I think that Humbert's construction of himself as an artist is one of the primary driving forces behind his aesthetic. Little remains clear. Humbert's entire narrative is a combination of memoir and revisionist history. Consider the thoughts of the narrator in the Foreword: "entranced with the book while abhorring its author." Such an aesthetic becomes the basis of Humbert's recollections. There is little absolute. Almost as confusing as Humbert swerving and driving on the wrong side of the road, Humbert's sense of aesthetic in the composition of his narrative is one in which "suffusion of swimming colors" abound.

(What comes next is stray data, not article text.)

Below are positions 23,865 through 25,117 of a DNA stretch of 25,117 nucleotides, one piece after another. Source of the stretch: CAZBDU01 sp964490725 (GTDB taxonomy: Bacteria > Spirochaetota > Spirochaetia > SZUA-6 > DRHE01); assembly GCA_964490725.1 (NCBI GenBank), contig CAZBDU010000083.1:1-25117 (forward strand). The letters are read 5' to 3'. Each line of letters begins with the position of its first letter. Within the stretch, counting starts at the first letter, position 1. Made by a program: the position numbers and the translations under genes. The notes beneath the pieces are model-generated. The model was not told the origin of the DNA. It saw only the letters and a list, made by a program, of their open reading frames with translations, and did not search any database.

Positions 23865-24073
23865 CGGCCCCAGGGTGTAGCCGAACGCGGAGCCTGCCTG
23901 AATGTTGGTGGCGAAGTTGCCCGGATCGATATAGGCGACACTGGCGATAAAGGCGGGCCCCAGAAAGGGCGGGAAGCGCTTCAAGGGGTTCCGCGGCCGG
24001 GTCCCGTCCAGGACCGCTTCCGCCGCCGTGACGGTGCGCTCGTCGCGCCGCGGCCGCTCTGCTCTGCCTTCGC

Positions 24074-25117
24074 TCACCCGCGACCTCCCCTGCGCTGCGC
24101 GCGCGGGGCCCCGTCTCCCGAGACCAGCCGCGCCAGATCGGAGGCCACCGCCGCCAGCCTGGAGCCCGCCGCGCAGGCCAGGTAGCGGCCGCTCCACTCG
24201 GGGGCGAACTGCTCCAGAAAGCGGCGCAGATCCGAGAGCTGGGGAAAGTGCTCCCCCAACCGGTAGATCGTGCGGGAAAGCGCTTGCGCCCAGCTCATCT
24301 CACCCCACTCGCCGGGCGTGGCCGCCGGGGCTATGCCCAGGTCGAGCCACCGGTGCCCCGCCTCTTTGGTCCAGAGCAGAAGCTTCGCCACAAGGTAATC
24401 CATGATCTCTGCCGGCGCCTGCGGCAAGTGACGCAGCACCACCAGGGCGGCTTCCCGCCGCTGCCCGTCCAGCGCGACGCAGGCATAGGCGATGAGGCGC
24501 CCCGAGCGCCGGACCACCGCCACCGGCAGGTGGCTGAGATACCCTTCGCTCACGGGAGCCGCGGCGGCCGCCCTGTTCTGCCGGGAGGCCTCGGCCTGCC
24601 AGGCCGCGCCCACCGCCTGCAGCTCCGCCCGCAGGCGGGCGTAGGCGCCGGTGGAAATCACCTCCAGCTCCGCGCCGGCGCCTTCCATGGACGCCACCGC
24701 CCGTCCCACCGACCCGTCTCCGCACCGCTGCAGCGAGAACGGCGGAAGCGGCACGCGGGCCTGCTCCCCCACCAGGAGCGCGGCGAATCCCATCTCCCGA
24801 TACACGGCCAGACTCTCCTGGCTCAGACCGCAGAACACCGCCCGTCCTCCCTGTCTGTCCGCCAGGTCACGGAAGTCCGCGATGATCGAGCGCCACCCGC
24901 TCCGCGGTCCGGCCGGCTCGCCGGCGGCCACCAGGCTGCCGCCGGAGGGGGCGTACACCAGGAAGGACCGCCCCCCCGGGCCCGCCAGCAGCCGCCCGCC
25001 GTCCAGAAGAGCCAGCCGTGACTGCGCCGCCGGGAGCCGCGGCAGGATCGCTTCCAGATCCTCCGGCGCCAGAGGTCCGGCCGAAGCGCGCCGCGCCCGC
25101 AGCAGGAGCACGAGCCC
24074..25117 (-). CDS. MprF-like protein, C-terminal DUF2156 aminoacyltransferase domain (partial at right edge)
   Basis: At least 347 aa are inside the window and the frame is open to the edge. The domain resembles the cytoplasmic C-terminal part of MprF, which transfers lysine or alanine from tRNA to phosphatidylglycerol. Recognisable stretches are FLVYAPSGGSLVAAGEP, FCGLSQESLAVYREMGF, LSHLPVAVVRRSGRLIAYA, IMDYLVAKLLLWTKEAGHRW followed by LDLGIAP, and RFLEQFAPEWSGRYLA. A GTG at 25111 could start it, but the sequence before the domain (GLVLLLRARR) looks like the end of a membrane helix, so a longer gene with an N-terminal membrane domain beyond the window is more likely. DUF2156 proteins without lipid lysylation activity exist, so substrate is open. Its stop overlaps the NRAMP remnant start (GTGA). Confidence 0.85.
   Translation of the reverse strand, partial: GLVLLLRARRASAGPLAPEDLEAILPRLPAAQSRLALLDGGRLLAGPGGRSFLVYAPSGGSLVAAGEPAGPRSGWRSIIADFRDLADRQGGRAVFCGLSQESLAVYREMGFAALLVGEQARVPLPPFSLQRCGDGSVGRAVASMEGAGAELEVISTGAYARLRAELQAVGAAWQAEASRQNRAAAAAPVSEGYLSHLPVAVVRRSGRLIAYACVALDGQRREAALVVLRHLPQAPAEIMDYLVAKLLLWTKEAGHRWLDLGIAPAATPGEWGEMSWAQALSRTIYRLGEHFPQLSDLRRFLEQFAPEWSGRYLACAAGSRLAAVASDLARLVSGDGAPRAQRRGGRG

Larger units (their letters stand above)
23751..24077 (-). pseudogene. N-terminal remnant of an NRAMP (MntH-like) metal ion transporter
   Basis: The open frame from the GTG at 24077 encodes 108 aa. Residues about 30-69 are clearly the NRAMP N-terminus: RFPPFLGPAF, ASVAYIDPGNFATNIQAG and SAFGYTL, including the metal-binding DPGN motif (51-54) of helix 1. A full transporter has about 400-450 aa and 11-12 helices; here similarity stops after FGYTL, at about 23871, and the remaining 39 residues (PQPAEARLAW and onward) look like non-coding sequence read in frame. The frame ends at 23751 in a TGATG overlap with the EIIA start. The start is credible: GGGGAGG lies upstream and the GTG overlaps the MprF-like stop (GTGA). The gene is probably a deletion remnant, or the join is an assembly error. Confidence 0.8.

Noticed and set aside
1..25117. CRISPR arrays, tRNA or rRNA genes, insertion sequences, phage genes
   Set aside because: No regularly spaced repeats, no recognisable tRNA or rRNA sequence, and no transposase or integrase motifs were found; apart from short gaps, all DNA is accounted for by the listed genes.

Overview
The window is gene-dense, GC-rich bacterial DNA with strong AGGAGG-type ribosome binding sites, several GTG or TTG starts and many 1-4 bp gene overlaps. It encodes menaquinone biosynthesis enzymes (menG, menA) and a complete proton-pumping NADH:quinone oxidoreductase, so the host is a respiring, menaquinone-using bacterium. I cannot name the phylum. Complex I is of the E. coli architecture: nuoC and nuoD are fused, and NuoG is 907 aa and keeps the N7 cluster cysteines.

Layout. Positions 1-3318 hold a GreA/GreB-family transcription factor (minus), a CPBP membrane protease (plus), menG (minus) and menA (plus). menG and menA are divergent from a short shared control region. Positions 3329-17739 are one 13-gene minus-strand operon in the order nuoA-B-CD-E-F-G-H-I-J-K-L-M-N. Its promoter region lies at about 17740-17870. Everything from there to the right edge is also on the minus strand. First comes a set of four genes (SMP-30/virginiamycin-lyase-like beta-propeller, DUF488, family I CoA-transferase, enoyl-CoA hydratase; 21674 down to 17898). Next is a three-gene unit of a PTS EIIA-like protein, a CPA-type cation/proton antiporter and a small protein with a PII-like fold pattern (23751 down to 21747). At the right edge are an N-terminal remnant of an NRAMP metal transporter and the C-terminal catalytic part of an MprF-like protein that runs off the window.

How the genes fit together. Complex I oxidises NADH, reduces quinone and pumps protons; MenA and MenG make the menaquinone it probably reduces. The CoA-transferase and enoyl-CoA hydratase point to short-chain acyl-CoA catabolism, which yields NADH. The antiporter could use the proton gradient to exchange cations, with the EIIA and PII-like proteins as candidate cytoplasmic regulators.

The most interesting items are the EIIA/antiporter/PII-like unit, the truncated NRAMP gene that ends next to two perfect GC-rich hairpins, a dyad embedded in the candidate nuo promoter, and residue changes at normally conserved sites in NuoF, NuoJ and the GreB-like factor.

Humbert uses this blurring to help enhance his own aesthetic. Nabokov uses this to enhance the narrator's unreliability. This aesthetic is what enables the reader to see Humbert in such a complex light. Precisely because events are immersed in "swimming colors," the narrative is one in which cruelty and pain become the only constants throughout. It is this aesthetic that Nabokov suggests is part of the modern setting. Humbert depends on this notion of a lack of clarity and certainty to be a part of his aesthetic and narrative mode.